Just like that, the entire world froze, every single person on Earth, all except for Matthew Harris, a brilliant, young software engineer student in enemy occupied Colorado. At first, it's all fun and games as he takes advantage of what appears to be an incredible opportunity to act without consequence, but as the weeks wear on, he begins to wonder if this is going to be his new reality. There's something off about all of this, though...He just has to figure out what it is.
I came to the barracks on the east side of town with one set of intentions in mind, but halfway there I discovered I didn’t have the stomach, or the heart, to go through with it all. The Europeans are ruthless, and I’d like nothing more than to wipe them all out of existence. But to take advantage of whatever is happening, to do anything to harm them while they’re disabled like this? That would make me no different than them, or so says every clichéd movie ever filmed, I suppose. I abandoned the cop’s pistol a while back, but while wandering around, I found a few other items that helped me formulate an alternate set of plans.
I toss a baseball up with one hand, then grip my bat tightly and whack it into one of the windows of the barracks. The glass shatters, raining down on the pavement with a symphony of high-pitched tinkling. I laugh and pick up another baseball from the bucket beside me. With a swift strike, I send it flying over the fence from where I’m standing atop an adjacent building and watch it arc towards one of the E.A. soldiers. It strikes him in the head, or helmet rather, and he falls over just as rigid as before.
There’s a main battle tank by the entrance to the compound, its engine still running—a fierce-looking piece of machinery with sleek, angled sides and matted-gray armor. It would be pretty intimidating if it weren’t for a crude, bright pink, spray-painted drawing of someone peeing on the E.A. falcon. Not sure how that got there…
After taking a swig from the bottle of whiskey—liberated from the officer downtown, of course—I grab another baseball and hit it straight at the tank, laughing as it bounces off its armor with a clang and rolls down the hill, pinballing off the legs of a company of soldiers. I wonder if this is all some sort of large practical joke on me. Maybe the E.A. is waiting for just the right moment to pop out and say “Gotcha!” and then kill me. Or maybe it’s like one of those shows where a superhero can go super fast and everything else moves in slow motion. That would be pretty sweet.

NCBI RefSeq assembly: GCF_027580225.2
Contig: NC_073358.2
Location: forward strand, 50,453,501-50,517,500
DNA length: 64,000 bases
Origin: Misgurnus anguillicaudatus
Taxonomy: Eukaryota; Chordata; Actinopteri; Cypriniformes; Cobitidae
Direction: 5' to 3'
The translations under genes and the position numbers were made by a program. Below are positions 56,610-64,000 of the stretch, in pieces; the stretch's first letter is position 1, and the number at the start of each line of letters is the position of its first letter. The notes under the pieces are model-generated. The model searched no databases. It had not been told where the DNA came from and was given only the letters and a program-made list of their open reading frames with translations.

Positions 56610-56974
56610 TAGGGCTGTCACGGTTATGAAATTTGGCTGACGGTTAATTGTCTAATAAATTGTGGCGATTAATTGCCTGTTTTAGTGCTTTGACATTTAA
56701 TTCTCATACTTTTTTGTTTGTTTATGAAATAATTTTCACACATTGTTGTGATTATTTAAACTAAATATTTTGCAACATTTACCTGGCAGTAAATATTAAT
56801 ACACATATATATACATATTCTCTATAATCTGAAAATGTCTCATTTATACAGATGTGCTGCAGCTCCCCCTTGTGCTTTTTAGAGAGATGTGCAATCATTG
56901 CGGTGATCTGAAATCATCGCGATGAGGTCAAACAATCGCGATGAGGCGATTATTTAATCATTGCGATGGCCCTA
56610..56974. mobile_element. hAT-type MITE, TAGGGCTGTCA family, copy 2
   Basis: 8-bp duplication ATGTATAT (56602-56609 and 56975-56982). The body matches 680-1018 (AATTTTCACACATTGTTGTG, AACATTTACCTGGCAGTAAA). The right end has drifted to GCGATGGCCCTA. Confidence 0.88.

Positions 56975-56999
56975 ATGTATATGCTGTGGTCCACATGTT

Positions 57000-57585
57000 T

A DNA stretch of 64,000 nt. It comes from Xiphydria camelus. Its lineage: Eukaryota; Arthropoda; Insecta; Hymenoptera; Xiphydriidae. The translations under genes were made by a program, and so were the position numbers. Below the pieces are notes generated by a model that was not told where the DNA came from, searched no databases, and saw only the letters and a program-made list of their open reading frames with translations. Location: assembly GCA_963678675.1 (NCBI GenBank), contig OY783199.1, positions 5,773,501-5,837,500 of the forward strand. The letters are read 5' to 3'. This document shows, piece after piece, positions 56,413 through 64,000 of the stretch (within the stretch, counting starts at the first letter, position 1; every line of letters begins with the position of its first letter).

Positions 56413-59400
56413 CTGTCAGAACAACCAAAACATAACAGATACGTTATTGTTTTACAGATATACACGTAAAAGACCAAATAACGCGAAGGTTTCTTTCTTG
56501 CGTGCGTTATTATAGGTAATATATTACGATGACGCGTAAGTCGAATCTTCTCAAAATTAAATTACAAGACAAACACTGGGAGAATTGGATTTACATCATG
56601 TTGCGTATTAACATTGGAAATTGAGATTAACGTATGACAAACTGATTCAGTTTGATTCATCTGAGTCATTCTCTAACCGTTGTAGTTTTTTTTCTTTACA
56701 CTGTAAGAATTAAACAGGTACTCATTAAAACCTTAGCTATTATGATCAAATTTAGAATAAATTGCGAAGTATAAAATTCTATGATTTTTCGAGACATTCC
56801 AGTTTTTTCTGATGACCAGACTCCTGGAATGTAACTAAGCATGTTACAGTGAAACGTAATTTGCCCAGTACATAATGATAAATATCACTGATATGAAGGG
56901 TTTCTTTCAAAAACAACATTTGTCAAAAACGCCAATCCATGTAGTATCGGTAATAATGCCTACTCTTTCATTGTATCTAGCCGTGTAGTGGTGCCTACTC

But no, that can’t be it. The lights on the cop car were flashing in time; everything else seems perfectly normal. It’s just….people. Only people are frozen. And animals I suppose? I’ll be honest, I’m struggling to put any coherent thoughts together right now. This is my first whisky. In any case, I just hope whatever’s happening doesn’t last too long. I can’t imagine living my whole life like this.
I sit down on the edge of the roof and pick up another ball from the bucket. With one last half-hearted toss I send it flying towards the windows of the building across from me. It smashes through and strikes a lamp, which tumbles to the ground with a brief display of sparks.
I stroll down Broadway with about four different types of candy in my hand and my headphones on, moving to the beat of my favorite songs. Besides my headphones, I’m wearing nothing but my boxers—I’ve entirely foregone modesty by now. I figure if all these people can still see, despite being frozen, it’ll give them something interesting to look at to brighten up their pathetically dull day. Besides, it’s been almost a week now and there hasn’t been any change.
I slide to the left and enter a steakhouse. Thankfully, everyone seemed to freeze around dinner time, keeping my options for food wide open. I’ve discovered that I don’t really feel much hunger, but if I start eating, I can keep eating without it being satiated, like, ever. It’s every college kid’s dream. And most teenagers’ reality.
“Sir, I’m afraid we’ve mixed up your order,” I say, placing my hand on the back of a patron who has just received his meal. Well, not just, but you get what I mean. I take away the plate in front of him and grab the New York Strip steak with my bare hands. After the first bite, I simply pause. It’s absolutely heavenly. I don’t know if I’ve ever tasted anything like it. It’s got a perfect, buttery crust that’s crispier than a potato chip, and it falls apart like it’s not even there. I’m not sure what the rules of this thing are, but it always seems to work in my favor. Sentient life is frozen, but machinery isn’t. Trees still rustle in the wind, yet food seems to be preserved in the state it was in before everything paused.